To further explore the extent of maternal effects in overall gene expression, we tested whether the proportion of differentially expressed mRNA genes were lower in the contrasts between pure-morph cross-types and hybrids with the same maternal morph than between pure-morph cross-types and the hybrids with a different maternal morph. Such pattern was only detected at 200τs in the contrasts involving the reciprocal hybrids and the SB×SB crosses (Table 1), showing that maternal effects on average gene expression are less evident when looking at the scale of the whole transcriptome.
At 150τs, one gene was overdominant (splicing factor U2AF subunit), and one was under-dominant (cytochrome c oxidase subunit) but neither under- nor overdominance expression was detected at the 200τs developmental time point. While 68 genes showed a maternal pattern of expression at 200τs, none were detected at 150τs. We identified biased expression in hybrids towards the limnetic morph in 12 genes at 150τs and in 38 genes at 200τs. The genes with maternal and limnetic-biased expression in hybrids were enriched in GO terms associated with morphogenesis in general and muscle development in particular (Supplementary Table 1). Note that the differentially expressed genes, including the ones showing maternal and limnetic-biased patterns of expression were scattered throughout the genome and not found in specific regions of differentiation (Supplementary Table 2 and Supplementary Fig. 1).
Similar results on average gene expression were observed when analyzing the miRNA data. Like in the case of mRNA expression, differential expression between pure-morph crosses was detected at both developmental time points but most of the variation appeared at 200τs. miRNAs from 6 miRNA families differed in expression between the two pure-morph crosses at 150τs (Table 2). Of those, four miRNA families (miR-100, miR-181, miR-34, miR-816) contained differentially expressed genes in more than two cross-types. Two of these miRNA families included miRNAs with putative roles in brain development (miR-100 and miR-18167,68) and showing expression similar to the limnetic morph in both hybrid cross-types. Genes of the miR-34 family—a family involved in brain development69—showed higher expression in the benthic offspring (SB×SB) compared to both hybrid cross-types, and exhibited nonsignificant but substantially large fold changes between the benthic and the limnetic cross-types. Genes of the miR-8160 family also showed higher expression in hybrids, although differences between hybrids of limnetic maternal origin (PL×SB) and the limnetic offspring were not significant. The role of miR-8160 during development is not currently known.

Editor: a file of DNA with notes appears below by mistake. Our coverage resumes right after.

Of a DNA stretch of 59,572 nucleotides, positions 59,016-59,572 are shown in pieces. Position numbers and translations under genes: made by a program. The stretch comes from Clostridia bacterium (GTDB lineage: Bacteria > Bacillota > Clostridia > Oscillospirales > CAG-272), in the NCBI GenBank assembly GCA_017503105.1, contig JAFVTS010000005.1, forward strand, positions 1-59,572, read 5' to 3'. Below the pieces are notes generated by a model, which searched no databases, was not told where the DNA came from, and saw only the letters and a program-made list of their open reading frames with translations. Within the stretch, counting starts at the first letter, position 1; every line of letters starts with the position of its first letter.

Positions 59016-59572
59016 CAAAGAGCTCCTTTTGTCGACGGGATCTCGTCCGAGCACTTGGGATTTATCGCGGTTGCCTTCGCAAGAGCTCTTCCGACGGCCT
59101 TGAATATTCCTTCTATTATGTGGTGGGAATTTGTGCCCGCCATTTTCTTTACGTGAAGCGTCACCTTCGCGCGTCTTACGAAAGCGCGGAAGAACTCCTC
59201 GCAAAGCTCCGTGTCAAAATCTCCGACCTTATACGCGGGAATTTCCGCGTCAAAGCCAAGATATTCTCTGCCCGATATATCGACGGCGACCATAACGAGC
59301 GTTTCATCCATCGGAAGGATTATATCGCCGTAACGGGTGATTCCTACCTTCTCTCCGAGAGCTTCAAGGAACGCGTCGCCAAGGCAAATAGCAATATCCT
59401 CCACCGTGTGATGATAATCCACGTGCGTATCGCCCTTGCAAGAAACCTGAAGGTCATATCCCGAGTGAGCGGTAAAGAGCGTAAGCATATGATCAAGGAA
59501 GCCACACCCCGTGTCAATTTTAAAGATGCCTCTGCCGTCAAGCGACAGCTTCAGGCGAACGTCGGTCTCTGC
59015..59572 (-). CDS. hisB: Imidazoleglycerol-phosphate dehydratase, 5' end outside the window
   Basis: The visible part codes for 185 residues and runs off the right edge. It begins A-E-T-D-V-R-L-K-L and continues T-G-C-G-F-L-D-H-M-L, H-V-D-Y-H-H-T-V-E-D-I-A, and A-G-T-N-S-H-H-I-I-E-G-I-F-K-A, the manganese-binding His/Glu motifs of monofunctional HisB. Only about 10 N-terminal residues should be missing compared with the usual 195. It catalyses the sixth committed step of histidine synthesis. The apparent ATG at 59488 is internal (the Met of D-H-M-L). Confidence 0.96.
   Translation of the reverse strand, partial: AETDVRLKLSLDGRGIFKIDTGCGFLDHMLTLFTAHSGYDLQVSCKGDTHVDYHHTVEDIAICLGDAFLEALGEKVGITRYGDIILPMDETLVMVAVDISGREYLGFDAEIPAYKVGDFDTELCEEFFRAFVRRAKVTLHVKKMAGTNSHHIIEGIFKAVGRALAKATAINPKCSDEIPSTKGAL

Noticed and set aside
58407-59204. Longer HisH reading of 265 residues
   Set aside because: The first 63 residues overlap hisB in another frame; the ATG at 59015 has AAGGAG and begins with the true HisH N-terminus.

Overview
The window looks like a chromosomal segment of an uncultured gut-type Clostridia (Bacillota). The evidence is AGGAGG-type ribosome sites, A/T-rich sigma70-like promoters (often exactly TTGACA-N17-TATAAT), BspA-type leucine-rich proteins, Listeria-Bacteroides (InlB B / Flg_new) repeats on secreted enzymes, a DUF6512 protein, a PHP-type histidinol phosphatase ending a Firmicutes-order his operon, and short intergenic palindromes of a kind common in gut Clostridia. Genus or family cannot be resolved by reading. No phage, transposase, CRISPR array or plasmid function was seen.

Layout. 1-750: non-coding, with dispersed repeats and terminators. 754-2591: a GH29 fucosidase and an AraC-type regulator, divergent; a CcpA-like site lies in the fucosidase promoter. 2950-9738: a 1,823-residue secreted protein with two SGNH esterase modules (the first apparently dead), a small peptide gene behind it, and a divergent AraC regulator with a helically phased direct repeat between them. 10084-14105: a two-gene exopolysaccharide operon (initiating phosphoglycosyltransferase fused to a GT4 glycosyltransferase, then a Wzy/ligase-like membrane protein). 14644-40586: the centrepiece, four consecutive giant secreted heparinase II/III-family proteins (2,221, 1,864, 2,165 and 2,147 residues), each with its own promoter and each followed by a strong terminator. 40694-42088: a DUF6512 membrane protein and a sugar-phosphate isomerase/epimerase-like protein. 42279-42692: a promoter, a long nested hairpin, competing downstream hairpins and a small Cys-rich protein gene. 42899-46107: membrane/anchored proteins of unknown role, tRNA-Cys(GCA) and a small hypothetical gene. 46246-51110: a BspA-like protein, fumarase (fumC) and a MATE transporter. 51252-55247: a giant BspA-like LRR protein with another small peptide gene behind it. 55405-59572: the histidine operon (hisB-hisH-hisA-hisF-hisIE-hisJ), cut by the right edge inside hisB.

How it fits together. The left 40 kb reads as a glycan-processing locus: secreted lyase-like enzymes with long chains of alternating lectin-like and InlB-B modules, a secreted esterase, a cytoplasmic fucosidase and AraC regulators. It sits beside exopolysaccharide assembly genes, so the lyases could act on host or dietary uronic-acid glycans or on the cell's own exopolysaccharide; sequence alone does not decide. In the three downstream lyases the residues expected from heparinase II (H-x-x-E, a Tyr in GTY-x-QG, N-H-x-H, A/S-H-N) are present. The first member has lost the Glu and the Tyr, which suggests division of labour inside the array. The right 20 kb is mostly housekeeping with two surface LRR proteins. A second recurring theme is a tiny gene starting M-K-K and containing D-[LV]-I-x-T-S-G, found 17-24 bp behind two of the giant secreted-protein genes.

At 200τs, miRNAs from 32 families were differentially expressed between the two morphs, one of those (miR-1) showing a maternal pattern of expression. Members of these families are expressed in neuronal structures, in epidermal tissues and the pharyngeal arches during zebrafish development (Table 2). Note that the predominance of these organs in our dataset may reflect literature biases. For example, there was no observed difference in the proportions of miRNAs reported to be expressed in brain tissues between our dataset of differentially expressed miRNAs and the full reference dataset of Wienholds and colleagues67 (X2 = 1.82; df = 1; P = 0.18).
The target genes of the differentially expressed miRNAs between pure-morph crosses were enriched in GO terms associated with numerous biological processes, including eye development and immunity at 150τs, and eye and enteric development at 200τs (Supplementary Data 4). These results on average gene expression levels indicate substantial differential expression patterns between the benthic and the limnetic morphs, especially at the later stage of development (200 τs). In the hybrids, maternal patterns of expression and biases toward the limnetic morph also appear to be important.